But the event was nearly as notable for those Republican contenders who didn't show up, namely former Florida Gov. Jeb Bush and former Massachusetts Gov. Mitt Romney, the party's nominee in 2012. For their absence and their perceived roles as establishment candidates, both men earned some scorn from the stage.
"We lose when we nominate RINOs," said New Hampshire state Rep. William O'Brien, another hero to conservatives (RINO is a conservative slur, directed at moderate Republicans, that stands for "Republicans In Name Only").
While the Republican field is wide and active, the Democratic contest is shaping up more slowly. Prominent Iowa Democrats said numerous potential candidates are in a holding pattern until Clinton decides whether to make another go of it, as most expect she will. Her decision is expected by April.
A poll of registered Iowa Republicans released Tuesday shows that Mitt Romney, the party's 2012 presidential candidate now mulling another run in 2016, is currently leading a large field of prospective challengers. Wisconsin Gov. Scott Walker came in third, behind former Florida Gov. Jeb Bush.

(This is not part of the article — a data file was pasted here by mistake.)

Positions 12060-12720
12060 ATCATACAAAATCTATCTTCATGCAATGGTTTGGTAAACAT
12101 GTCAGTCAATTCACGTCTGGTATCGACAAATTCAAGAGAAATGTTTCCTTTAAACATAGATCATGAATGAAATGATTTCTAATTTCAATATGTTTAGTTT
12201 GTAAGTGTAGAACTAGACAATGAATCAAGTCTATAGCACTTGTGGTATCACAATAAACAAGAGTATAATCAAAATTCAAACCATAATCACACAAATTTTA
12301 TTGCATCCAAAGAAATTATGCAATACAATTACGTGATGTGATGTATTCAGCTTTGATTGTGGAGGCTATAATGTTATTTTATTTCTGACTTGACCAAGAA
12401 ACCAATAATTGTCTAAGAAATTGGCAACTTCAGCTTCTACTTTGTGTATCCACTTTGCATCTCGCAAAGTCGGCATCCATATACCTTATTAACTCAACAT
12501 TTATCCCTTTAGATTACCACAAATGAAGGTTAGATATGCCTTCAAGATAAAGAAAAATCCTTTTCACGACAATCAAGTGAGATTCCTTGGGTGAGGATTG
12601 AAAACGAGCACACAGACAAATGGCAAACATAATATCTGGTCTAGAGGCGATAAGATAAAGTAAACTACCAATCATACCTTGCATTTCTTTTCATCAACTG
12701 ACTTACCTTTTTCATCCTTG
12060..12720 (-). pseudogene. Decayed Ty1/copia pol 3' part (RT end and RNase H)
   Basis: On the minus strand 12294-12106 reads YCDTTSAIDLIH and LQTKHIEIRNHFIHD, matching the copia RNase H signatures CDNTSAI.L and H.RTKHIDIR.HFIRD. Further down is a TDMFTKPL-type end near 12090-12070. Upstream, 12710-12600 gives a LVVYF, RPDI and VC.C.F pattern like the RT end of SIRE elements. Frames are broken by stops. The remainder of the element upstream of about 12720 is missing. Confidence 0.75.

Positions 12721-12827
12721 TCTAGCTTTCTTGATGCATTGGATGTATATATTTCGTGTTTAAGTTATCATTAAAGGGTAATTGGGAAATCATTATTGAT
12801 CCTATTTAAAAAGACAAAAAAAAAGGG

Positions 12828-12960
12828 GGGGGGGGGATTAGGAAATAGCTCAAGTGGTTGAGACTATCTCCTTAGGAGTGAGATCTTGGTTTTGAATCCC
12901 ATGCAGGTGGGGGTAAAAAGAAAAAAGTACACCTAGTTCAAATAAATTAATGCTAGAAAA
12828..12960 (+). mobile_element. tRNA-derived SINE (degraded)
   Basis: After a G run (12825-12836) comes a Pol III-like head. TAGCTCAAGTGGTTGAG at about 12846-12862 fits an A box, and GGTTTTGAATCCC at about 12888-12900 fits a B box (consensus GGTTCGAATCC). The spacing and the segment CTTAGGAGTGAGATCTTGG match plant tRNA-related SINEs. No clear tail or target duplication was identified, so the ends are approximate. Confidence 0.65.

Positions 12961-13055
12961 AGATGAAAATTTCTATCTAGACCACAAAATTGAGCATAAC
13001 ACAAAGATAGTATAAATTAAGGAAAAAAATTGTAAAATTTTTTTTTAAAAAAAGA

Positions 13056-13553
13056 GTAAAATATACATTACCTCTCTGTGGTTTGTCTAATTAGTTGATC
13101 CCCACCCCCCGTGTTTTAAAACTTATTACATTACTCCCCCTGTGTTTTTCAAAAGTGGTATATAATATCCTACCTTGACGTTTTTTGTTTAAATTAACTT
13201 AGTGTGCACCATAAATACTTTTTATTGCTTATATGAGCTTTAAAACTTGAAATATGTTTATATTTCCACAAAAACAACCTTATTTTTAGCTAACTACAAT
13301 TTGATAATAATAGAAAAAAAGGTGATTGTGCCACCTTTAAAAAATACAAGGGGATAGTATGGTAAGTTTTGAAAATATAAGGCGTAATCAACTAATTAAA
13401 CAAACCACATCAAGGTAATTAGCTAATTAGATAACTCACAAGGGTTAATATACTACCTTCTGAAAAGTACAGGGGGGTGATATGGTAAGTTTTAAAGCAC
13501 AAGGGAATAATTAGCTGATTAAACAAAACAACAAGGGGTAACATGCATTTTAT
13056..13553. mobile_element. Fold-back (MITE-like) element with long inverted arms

The nation-leading Iowa caucus is still about a year off, but prospective candidates have already started to openly discuss the race. The Washington Post reported on Monday that Romney, a former governor of Massachusetts, is "almost certain" to run again, and has been discussing it with a number of close allies including former Minnesota Gov. Tim Pawlenty.
The poll by Gravis Marketing, a Florida-based pollster, found Romney leading a field of eight other potential candidates with the support of 21 percent of respondents. "Romney's name recognition and the loyalty Republicans have for their last nominee give him an opportunity that no one else has," said Doug Kaplan, the manager partner of Gravis Marketing.
Bush, the brother and son of the two former President Bushes, was next with 14 percent. Walker, recently re-elected to a second term as Wisconsin's governor despite a divisive first term that saw a failed recount attempt, was in third place with 10 percent. A number of additional potential candidates scored support below 10 percent. In order, they were: Mike Huckabee, Rand Paul, Ted Cruz, Paul Ryan, Chris Christie and Marco Rubio. Another 18 percent of poll respondents were undecided.
Ryan, a Wisconsin congressman, said Monday he would not run in 2016. The poll of 404 registered Iowa Republicans was taken Jan. 5-7.
The Iowa caucuses are tentatively scheduled for Jan. 18, 2016, though that date is not final. In 2012, Romney finished a close second in Iowa to former Pennsylvania senator Rick Santorum.